Second class Android

It should be no surprise to anyone here that I’m a big fan of Android, though I’m by no means a “fanboy.” I’ve had a smart phone since the days of the original Handspring Treo, and since then I’ve used palm OS, windows mobile, Symbian, iOS, and Android devices. Really the only mobile platforms I missed were WebOS and meego (both died to quickly.)

The number one reason I settled on Android was the extremely tight/core integration of Google services, and the generally “Open” nature of the platform on the whole.

I like to hack and tinker with my electronic devices, and Android affords me the greatest opportunity to do so.

That said, it’s extremely disheartening to see that after 5 years of rapid development, Android is still a second class citizen when it comes to many cross-platform applications.

A recent example of this is a popular exercise app, Sworkit.

The paid/pro version of this app ($1) has an overall rating of 4.6 on the Play store. And the free version has an overall rating of 4.5, and both apps combined have an “install” base of ~105,000-510,000 users according to the ranges indicated on their product pages.

And Sworkit for Android is a borderline unusable iOS port, and an example of a terrible developer pushing crap as quickly as possible to make money, instead of focusing on quality.

Here’s a few or the biggest problems with Sworkit for Android:

  • Sworkit isn’t native, but an extremely poor performing web-wrapper, using Cordova.
  • Sworkit completely ignores every Android UI guideline. This is a huge, HUGE issue. Menu’s don’t work the way they should, There’s no action bar, nav drawer, view control, etc.
  • Sworkit completely ignored the systemwide “Holo” themes, instead using UI elements straight from the iOS app that don’t fit with Android at all.
  • Sworkit largely ignores hardware buttons which either don’t work as they should (back causes endless loops in many screens), crash the application, or don’t do anything at all (e.g. menu button)
  • Sworkit uses built-in, pre-recorded voice files instead of utilizing the Android TTS services, so the only language it supports is English.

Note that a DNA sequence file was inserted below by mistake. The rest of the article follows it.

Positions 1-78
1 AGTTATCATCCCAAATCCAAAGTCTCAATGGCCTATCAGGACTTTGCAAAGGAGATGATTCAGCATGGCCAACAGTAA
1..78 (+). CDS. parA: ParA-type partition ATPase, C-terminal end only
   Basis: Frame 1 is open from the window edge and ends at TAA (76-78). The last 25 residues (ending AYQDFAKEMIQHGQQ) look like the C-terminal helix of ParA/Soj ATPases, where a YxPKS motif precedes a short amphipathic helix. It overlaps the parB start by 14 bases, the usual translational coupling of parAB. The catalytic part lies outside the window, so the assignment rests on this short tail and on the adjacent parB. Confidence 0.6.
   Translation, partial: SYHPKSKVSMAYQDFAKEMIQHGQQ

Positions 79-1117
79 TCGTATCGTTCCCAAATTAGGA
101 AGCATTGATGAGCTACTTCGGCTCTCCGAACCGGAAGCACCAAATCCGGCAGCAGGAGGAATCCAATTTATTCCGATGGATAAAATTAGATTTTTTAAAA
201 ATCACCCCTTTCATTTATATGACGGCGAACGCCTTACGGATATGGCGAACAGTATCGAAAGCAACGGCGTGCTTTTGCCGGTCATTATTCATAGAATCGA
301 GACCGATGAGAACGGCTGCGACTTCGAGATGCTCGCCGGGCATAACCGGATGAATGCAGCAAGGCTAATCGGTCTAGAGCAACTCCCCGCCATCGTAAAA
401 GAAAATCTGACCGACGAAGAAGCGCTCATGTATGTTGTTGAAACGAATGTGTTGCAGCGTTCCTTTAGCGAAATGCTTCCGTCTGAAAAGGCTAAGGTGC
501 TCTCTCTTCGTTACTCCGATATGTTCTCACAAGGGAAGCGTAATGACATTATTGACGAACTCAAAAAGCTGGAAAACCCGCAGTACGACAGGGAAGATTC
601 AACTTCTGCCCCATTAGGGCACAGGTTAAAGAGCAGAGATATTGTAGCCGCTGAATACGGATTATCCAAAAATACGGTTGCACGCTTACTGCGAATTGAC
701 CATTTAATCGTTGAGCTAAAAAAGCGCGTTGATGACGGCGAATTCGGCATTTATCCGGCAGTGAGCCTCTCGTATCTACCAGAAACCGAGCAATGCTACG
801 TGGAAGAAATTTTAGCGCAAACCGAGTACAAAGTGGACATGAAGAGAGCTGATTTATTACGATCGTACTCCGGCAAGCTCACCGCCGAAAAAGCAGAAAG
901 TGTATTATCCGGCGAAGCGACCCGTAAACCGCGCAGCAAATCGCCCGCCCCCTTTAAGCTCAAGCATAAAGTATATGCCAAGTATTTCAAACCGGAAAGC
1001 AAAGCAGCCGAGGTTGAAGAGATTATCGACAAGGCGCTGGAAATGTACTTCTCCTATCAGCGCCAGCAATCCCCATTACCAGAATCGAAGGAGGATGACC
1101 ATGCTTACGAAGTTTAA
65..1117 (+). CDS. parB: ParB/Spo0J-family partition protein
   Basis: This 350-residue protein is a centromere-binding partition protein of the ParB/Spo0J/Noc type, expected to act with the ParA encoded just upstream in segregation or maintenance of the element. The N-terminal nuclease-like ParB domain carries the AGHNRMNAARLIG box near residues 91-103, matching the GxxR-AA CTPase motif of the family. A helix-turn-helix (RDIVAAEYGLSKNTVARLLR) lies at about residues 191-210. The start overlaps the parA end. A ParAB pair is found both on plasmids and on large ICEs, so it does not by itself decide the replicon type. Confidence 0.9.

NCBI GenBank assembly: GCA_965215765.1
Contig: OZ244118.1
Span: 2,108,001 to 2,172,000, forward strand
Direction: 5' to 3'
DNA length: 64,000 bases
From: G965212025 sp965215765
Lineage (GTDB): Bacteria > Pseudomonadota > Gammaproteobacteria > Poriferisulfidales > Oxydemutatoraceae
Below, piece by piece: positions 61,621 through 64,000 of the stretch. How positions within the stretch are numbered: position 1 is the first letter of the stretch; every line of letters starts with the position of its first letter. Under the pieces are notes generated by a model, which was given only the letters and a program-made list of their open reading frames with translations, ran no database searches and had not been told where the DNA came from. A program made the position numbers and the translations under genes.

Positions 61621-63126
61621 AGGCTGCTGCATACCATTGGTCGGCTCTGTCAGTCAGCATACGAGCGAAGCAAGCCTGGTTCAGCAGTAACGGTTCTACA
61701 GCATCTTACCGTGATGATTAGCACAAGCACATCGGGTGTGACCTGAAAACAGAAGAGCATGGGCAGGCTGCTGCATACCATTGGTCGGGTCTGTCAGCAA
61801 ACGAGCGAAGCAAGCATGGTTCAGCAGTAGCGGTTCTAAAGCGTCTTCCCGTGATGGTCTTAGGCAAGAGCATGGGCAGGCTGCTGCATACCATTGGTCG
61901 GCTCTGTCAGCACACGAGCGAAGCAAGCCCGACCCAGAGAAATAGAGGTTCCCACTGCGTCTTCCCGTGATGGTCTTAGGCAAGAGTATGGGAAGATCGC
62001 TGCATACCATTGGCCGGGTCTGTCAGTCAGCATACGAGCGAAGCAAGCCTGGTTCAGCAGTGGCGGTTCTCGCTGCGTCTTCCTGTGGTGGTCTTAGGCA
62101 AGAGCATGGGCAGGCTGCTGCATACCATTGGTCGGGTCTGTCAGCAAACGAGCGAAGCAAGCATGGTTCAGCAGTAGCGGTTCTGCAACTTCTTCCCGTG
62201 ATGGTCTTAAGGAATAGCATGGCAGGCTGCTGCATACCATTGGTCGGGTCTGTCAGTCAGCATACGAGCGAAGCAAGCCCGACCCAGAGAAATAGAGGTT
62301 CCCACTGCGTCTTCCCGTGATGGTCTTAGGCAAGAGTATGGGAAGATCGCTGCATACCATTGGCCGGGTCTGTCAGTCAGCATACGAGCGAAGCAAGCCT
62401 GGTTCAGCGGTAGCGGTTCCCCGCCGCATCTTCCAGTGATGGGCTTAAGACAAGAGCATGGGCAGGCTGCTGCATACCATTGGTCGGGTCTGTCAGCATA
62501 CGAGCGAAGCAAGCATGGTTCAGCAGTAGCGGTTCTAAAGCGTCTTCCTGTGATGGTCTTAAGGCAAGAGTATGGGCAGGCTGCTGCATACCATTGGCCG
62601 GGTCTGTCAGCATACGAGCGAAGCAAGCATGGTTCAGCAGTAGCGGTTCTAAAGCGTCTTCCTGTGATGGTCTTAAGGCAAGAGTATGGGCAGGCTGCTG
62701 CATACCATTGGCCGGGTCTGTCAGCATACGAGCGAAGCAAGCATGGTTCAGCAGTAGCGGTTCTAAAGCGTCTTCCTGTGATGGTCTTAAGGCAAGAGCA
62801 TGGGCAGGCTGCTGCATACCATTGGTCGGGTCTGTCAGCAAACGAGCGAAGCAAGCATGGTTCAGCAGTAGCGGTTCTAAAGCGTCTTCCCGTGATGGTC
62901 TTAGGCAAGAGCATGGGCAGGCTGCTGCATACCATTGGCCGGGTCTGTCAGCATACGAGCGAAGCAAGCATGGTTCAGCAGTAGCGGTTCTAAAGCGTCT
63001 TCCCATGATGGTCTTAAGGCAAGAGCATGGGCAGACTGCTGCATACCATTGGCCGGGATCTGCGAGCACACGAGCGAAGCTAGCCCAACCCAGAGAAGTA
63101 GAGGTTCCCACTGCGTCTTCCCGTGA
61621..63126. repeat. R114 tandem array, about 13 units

• Sworkit embeds assets (e.g. system fonts like Roboto) instead of calling them from the operating system framework.
  • Sworkit even ignores common APK structure, placing all drawables into the /assets folder instead of the /res folder.

This is by no means an exhaustive list of all the problems with Sworkit for Android, but it’s definitely some of the most glaring issues.

I don’t really know how else to say this, but to anyone developing for mobile platforms, your applications need to show that you actually care about them. Android users by and large want apps that look and feel like they belong on Android, not iOS or web ports. Just like iOS users want apps that look and feel like they belong on iOS.

If you’re going to develop for multiple platforms, take your time. Learn the platform. Use it’s strengths wherever possible, and only develop custom workarounds in the absolute worst/last case scenario.

4 thoughts on “Second class Android

  1. Ryan 7 October, 2013 / 05:59

    Sorry about not being able to take a native approach at this point. This is the first project I have ever made and it is something I do in my spare time as a self taught developer with under 4 months of experience when it was first released. Beyond aesthetics, if there are any problems getting to the actual workouts and being able to complete them without errors, please don’t hesitate to let me know and hopefully at some point I can get things native. I actually do agree with you on many of the points. I am learning a lot and it has helped me make a great career change.